Texas school marshals: Armed and covert, but will they help?

Texas trains its first class of school marshals in a bid to ensure a quick response to life-threatening situations in schools. Some critics question the concept, but say it's a step above letting any school employee with a permit carry a gun into a school.

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    Prospective school marshals train with law-enforcement professionals at the firing range at the Tarrant County College Criminal Justice Training Center in Fort Worth, Texas, on July 20.
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Texas just trained its first class of armed school marshals, which aims to do for classrooms what the surge of sky marshals did for commercial airliners after the 9/11 attacks.

Like air marshals, school marshals are anonymous, their identities known only to top school administrators and local police. All are school employees, covertly trained and armed to respond to a life-threatening emergency on school grounds, such as a shooter in a classroom.

In the two years since a gunman killed 20 students and six staff members at the Sandy Hook Elementary School in Newtown, Conn., schools across the country have invested in tougher security measures, ranging from new perimeter fencing and bullet-resistant glass to electronic entry doors and Internet-based security cameras.

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In a controversial move, many states also opted to arm teachers. Some 18 states currently allow adults to carry a loaded gun on school grounds.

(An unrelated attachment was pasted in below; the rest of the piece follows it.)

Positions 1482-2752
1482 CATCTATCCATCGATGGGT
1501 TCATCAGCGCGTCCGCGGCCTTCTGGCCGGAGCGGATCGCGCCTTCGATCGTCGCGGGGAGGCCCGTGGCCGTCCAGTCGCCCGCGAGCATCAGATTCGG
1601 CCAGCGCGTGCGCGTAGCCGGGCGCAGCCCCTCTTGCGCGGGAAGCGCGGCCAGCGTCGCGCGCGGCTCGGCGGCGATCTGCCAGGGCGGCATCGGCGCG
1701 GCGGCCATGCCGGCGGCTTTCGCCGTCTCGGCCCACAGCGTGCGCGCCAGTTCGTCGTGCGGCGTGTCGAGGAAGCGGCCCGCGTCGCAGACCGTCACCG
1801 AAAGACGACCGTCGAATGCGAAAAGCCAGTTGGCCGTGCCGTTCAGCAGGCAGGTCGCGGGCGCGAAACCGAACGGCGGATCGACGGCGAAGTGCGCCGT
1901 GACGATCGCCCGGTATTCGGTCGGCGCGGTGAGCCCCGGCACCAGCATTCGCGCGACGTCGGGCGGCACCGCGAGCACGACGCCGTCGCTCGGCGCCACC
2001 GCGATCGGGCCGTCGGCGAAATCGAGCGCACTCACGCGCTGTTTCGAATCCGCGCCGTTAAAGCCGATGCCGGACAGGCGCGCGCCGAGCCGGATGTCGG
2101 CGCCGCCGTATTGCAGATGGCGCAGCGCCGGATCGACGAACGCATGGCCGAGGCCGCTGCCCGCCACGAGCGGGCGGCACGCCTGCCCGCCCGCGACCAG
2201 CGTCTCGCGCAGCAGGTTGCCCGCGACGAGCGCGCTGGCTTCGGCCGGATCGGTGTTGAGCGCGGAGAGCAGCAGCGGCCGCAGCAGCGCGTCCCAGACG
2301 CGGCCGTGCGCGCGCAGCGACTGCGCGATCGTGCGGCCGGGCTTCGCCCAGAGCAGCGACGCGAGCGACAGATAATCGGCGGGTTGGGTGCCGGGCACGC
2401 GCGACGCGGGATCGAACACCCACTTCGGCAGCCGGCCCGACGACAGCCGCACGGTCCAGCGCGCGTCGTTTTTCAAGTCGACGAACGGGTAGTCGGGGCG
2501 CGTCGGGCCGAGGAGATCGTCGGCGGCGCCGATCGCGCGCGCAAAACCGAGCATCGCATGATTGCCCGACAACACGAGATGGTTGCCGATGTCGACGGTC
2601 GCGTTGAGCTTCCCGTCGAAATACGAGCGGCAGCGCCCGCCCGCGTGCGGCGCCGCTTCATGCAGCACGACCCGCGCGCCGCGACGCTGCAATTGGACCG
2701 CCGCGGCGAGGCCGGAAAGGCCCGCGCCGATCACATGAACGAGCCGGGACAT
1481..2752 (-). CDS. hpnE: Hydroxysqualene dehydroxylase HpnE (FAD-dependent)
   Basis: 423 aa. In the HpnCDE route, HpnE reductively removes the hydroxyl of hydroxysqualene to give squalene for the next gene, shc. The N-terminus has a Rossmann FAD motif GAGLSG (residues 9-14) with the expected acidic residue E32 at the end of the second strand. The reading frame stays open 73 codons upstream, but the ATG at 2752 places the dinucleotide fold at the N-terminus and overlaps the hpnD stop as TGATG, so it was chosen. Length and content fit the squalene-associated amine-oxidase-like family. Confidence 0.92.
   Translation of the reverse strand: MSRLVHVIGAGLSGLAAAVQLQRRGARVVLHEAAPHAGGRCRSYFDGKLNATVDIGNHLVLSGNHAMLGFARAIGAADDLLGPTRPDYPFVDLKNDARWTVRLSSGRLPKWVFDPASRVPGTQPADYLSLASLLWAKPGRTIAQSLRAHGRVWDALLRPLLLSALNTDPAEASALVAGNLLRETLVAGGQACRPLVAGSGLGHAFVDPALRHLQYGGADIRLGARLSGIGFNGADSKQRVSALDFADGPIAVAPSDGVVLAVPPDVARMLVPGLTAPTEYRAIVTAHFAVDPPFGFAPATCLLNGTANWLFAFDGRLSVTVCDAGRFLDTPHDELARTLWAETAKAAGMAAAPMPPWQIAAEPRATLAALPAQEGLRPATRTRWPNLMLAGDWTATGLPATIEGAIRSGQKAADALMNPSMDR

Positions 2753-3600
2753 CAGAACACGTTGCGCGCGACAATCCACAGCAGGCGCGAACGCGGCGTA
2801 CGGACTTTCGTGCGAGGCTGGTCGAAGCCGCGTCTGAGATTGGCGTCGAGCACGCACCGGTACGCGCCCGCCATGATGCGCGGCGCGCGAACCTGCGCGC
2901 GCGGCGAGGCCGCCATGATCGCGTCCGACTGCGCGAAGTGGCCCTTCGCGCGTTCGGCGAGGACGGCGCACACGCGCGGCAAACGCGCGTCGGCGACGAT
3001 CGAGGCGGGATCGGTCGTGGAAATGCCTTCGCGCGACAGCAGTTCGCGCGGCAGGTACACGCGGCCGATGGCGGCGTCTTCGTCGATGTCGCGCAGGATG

But unlike gun-toting teachers or janitors who happen to have concealed carry permits, Texas school marshals must be screened and trained to carry guns in schools.

“If we could afford to have a police officer in every school, that would be preferable, but that’s prohibitively expensive,” Texas state Rep. Jason Villalba (R),  a Dallas-based lawyer who began drafting the legislation that created the school marshal program immediately after the shooting in Connecticut and before he was sworn in as a freshman member in January 2013.

“We think this is the right model, the right balance between providing protection for children, but also peace of mind for those parents who are uncomfortable with this kind of protection in the classroom," he added. 

The 2013 Protection of Texas Children Act allows schools to designate up to one teacher or staff member per 400 students to be a “school marshal.” The individual must already be an employee of the school, hold a license to carry a concealed handgun, undergo a psychological evaluation, and attend 80 hours of training at a state-certified police academy.